‘Down Along With That Devil’s Bones’ Reckons With Monuments To Nathan Bedford Forrest
To modern-day Northerners, Nathan Bedford Forrest might be best known as the namesake for Forrest Gump. But for certain Southerners, the former Confederate general and first grand wizard of the Ku Klux Klan is a near-mythic figure, both a “manly man, fearless and true” (in the words of one historian) and a symbol of the South’s refusal to heel, even 150 years after Appomattox.
Journalist Connor Towne O’Neill’s new book is not a biography of Forrest, though you’ll learn plenty about the Tennessee native’s dramatic, violent life while reading it. Instead, “Down Along With That Devil’s Bones” tells the story of Forrest’s afterlife, by exploring the battles raging over monuments to him in four places: Selma, Ala.; and the Tennessee cities of Murfreesboro, Nashville and Memphis. He describes the situation, aptly, as a “cold Civil War” in which legal battles and political maneuvering now replace battlefield aggression.
As O’Neill explained on Tuesday’s St. Louis on the Air, he first stumbled on the battle of a monument to Forrest in Selma while covering the 50th anniversary of “Bloody Sunday.” The showdown between marching protesters and state troopers brandishing clubs and whips proved a turning point in the Civil Rights Movement.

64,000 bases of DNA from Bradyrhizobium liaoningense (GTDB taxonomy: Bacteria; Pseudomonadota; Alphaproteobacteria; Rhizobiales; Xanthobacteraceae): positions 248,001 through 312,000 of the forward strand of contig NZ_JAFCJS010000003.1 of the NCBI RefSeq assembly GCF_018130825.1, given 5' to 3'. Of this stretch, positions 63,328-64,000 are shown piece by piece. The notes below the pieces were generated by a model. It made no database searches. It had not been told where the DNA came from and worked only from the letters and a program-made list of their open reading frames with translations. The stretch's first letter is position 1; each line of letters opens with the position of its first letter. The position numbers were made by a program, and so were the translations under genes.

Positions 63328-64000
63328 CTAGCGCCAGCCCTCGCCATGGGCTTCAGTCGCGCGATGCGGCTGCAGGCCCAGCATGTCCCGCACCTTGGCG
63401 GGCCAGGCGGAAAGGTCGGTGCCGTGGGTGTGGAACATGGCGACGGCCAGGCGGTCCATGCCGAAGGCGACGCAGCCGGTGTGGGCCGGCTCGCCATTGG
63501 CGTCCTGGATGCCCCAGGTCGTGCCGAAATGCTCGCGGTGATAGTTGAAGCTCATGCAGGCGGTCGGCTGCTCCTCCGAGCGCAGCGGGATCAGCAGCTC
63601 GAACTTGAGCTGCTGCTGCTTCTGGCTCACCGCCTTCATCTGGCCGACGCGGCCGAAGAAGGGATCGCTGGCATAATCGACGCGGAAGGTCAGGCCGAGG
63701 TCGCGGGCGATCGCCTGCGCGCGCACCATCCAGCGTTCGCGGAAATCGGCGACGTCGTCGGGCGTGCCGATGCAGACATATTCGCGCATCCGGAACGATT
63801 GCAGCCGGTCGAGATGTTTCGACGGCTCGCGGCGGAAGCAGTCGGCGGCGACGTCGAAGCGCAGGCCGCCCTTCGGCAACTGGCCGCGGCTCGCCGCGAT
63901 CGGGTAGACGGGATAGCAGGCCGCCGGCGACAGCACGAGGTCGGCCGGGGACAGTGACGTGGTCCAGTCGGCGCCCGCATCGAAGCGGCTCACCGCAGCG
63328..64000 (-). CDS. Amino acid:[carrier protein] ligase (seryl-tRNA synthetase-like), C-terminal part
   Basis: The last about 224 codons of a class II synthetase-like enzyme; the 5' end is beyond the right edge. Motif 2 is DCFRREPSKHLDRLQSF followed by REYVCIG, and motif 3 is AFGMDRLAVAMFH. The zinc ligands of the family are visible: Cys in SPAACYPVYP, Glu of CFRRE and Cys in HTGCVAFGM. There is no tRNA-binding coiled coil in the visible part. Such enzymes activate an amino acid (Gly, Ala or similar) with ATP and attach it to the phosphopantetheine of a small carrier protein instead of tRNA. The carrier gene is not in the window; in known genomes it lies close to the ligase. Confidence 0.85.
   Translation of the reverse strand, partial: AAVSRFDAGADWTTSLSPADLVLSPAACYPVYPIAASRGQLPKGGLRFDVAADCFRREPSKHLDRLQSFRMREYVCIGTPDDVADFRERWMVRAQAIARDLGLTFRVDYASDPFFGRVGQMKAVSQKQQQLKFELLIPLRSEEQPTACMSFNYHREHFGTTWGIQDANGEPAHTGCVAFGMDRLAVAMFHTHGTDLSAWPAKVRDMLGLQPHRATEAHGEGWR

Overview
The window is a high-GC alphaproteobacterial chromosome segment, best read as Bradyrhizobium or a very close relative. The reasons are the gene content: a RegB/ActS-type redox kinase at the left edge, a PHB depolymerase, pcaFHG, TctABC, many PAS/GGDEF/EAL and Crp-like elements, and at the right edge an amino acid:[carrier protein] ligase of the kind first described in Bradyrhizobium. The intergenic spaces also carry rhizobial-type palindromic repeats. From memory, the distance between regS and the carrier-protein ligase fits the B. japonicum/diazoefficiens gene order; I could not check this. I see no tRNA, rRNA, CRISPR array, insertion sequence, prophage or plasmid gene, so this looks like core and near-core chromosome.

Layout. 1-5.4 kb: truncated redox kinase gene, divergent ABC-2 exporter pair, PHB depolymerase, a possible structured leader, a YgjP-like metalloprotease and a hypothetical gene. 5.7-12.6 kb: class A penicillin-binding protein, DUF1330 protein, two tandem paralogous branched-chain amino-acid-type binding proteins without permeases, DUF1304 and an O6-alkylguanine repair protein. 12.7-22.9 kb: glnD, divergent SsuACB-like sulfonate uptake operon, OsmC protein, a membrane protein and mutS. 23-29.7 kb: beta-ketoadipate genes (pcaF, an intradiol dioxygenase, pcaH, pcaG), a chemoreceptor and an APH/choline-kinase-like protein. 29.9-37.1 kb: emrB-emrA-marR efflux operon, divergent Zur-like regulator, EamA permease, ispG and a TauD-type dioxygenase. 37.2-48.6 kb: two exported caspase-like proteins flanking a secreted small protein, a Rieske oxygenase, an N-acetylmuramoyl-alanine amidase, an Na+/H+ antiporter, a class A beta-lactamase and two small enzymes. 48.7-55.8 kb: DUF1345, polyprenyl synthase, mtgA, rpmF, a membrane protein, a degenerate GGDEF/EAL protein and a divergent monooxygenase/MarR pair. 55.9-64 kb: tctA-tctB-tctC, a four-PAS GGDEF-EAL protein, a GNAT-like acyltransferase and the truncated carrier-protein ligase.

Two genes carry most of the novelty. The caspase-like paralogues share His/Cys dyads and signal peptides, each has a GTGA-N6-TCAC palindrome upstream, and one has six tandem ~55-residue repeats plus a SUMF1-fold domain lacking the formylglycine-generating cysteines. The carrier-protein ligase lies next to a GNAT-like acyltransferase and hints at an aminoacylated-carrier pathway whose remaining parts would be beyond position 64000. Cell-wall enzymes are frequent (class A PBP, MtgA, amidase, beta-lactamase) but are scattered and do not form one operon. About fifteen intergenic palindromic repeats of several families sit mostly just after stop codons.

But it also led to a backlash. Just after Selma elected its first Black mayor in 2000, his white predecessor signed off on installing a monument to Forrest at a city-owned museum. Years of heated, legal arguments ensued.
“It is tempting to think about monuments only in terms of the figure in history they seek to honor,” O’Neill said. “But of course these monuments don’t just show up out of nowhere. It requires money, it requires political capital to put up a monument in the first place. They say as much about the present as they do about the past.”
In the book, O’Neill doesn’t just grapple with the life of Nathan Bedford Forrest and the legacy of slavery. He also grapples with how he benefited from it as a white man — even as a white man who grew up in Pennsylvania. As he writes in the book, “I can reject every tenet of the Confederacy and yet the fact remains that, in fighting to maintain white supremacy, Forrest sought to perpetuate a system tilted in my favor. Forrest fought for me.”
He added: “I think it’s really convenient for folks in the North — and this was certainly the received wisdom that I grew up with — that by dint of our affiliation with the Union Army, the great emancipators, that we were really on the right side of history. And we were unimpeachable for that. … But the more that I dug into the legacy of the Civil War and [looked] at just how important, fundamental the system of slavery was to the entire country — the way that Northerners were benefiting from it, profiting from it. …
“You come to see, once you open the aperture up and get over these naive and self-serving ideas about how the North is not implicated in this, you start to see just how cataclysmic this system of slavery was and how tarred everyone was with it.”
When: 7 p.m. Oct. 29
“St. Louis on the Air” brings you the stories of St. Louis and the people who live, work and create in our region. The show is hosted by Sarah Fenske and produced by Alex Heuer, Emily Woodbury, Evie Hemphill and Lara Hamdan. The audio engineer is Aaron Doerr.